In February, a gardener’s fancy turns to starting seeds under lights: cabbages that can be transplanted into the garden in early spring; the earliest annuals, such as violas and snapdragons; and those that take a really long time, like petunias.
Even if you have a greenhouse, you’ll need a light setup to give most plants a head start indoors. Your baby plants need 14 to 16 hours of light every day, certainly not what is being supplied by sunlight this time of year.
Timing your seed-starting is always tricky, because the weather is so fickle. You can control the conditions indoors, but eventually your babies will have to go outside, and the weather out there just refuses to be consistent and predictable.
In February, you can’t possibly know if it’s going to be a long, cool, wet spring, or an early, warm, dry spring, or a spring with an early warm spell followed by a bone-breaking freeze.
So what do you do? You play the odds, and you hedge your bets. You look up the average last frost date in your area and use the seed packet information to count back from that date. You take into consideration the characteristics of each vegetable: Can it tolerate a light freeze, like kale or spinach or radishes? Is it a subtropical plant that will likely just rot out if you plant it too soon, like tomatoes and peppers?
You make all your calculations and pick an ideal seed starting date, you plant your seeds, you nurture your seedlings for 10 weeks or six weeks or four weeks or whatever they need, and you hope the weather doesn’t do anything too terribly un-average this spring.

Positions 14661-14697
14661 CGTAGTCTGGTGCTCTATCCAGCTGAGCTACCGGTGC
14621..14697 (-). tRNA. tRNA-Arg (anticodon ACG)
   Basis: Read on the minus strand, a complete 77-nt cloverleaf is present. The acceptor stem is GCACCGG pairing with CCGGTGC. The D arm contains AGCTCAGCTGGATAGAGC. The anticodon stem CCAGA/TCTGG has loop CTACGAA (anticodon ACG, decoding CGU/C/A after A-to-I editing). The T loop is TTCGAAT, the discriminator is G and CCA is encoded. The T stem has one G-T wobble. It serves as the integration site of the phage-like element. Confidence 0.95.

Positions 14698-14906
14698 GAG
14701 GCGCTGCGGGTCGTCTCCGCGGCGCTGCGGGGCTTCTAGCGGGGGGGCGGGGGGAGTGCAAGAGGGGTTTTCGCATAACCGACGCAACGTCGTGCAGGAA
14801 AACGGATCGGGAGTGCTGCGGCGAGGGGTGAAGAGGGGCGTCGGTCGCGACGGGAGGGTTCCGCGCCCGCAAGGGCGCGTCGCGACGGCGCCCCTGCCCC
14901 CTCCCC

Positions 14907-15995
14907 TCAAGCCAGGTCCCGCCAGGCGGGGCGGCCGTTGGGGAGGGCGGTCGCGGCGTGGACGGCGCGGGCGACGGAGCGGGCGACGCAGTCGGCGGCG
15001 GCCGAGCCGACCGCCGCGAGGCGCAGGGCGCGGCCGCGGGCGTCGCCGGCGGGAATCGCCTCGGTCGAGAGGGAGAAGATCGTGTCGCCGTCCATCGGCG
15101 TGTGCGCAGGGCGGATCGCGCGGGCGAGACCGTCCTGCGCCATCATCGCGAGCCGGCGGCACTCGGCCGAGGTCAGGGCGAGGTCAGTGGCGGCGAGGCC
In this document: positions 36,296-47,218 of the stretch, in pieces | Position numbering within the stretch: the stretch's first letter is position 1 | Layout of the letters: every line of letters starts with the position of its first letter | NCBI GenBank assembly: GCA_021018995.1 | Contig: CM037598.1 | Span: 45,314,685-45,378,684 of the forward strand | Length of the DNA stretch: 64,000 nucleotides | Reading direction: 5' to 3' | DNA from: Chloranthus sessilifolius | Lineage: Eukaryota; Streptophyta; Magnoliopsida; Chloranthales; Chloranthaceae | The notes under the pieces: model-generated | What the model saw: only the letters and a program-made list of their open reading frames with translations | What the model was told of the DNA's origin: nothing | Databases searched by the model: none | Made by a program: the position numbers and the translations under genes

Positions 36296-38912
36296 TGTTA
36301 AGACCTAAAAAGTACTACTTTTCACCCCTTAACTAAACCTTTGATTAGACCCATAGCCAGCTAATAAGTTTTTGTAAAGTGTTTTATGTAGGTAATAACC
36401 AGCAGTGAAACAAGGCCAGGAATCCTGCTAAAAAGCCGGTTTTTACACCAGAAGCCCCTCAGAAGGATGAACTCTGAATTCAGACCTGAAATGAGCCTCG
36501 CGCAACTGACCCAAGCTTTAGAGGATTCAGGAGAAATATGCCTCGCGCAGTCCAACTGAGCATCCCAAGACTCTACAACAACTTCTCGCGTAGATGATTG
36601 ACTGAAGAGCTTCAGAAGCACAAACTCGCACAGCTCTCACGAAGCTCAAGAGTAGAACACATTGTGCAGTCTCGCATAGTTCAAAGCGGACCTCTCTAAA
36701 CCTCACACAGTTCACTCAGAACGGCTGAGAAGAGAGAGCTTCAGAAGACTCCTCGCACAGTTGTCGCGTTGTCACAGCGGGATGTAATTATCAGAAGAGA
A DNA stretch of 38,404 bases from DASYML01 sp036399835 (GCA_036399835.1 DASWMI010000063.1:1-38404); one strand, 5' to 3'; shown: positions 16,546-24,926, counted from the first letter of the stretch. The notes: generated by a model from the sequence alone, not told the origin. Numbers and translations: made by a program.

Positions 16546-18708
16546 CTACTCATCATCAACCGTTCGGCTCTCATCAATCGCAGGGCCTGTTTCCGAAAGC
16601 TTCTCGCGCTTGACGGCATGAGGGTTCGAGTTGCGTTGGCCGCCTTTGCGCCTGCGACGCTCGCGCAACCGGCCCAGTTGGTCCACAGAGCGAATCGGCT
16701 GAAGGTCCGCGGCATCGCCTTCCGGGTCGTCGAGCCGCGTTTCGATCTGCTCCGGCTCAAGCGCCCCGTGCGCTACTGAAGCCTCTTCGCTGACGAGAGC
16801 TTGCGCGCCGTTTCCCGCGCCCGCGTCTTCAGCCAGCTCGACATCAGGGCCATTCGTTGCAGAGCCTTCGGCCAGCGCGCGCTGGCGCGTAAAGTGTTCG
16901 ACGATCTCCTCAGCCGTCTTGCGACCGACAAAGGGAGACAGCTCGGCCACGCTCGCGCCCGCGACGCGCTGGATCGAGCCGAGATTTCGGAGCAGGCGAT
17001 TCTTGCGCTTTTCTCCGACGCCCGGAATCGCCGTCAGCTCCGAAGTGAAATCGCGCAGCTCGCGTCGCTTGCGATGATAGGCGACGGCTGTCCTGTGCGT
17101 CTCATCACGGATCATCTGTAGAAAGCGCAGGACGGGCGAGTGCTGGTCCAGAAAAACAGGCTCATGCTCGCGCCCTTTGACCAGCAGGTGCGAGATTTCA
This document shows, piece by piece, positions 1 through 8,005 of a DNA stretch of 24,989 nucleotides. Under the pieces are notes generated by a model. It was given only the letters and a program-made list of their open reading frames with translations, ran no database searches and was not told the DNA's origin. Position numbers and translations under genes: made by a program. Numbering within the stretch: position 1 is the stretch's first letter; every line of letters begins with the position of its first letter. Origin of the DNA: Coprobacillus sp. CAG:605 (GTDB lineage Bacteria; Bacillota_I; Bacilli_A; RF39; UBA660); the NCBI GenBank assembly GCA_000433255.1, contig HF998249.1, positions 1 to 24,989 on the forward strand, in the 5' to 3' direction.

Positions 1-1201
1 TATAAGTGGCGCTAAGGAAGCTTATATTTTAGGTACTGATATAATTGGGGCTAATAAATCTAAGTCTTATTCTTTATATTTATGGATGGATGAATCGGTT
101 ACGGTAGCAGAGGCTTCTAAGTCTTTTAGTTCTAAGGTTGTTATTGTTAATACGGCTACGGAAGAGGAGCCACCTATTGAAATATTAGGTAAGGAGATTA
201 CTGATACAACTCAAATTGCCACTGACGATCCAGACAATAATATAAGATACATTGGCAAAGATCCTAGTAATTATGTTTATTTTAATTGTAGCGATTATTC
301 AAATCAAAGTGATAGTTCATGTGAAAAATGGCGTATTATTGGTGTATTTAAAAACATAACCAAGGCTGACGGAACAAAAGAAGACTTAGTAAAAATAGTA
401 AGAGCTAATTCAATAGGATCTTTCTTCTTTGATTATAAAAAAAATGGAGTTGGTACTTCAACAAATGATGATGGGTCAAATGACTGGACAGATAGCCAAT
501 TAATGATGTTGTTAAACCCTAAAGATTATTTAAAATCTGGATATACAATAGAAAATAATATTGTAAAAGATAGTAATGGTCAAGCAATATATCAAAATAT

To hedge your bet, plant another batch of seeds a week after your ideal date. That way, if it’s extra cold in April or May, you’ll have some seedlings that can wait a week or two.
Give your seeds some warmth to encourage them to germinate. You can find the optimum germination temperatures for many vegetables in a chart in this web page from the University of Colorado Extension. (Also Read Roger Marshall’s blog from last month regarding heating mats in the greenhouse)
Once you start to see tiny green sprouts, move the seedlings under lights, and use a timer to keep them lit 16 hours a day. Rotate the seedlings as necessary to keep them from stretching toward the light. Water them from the bottom to reduce the risk of fungus diseases.
Seed timing is one of the topics I go into in my new book, Illinois, Indiana & Ohio Month-by-Month Gardening: What to Do Each Month to Have a Beautiful Garden All Year (Cool Springs Press). Take a look!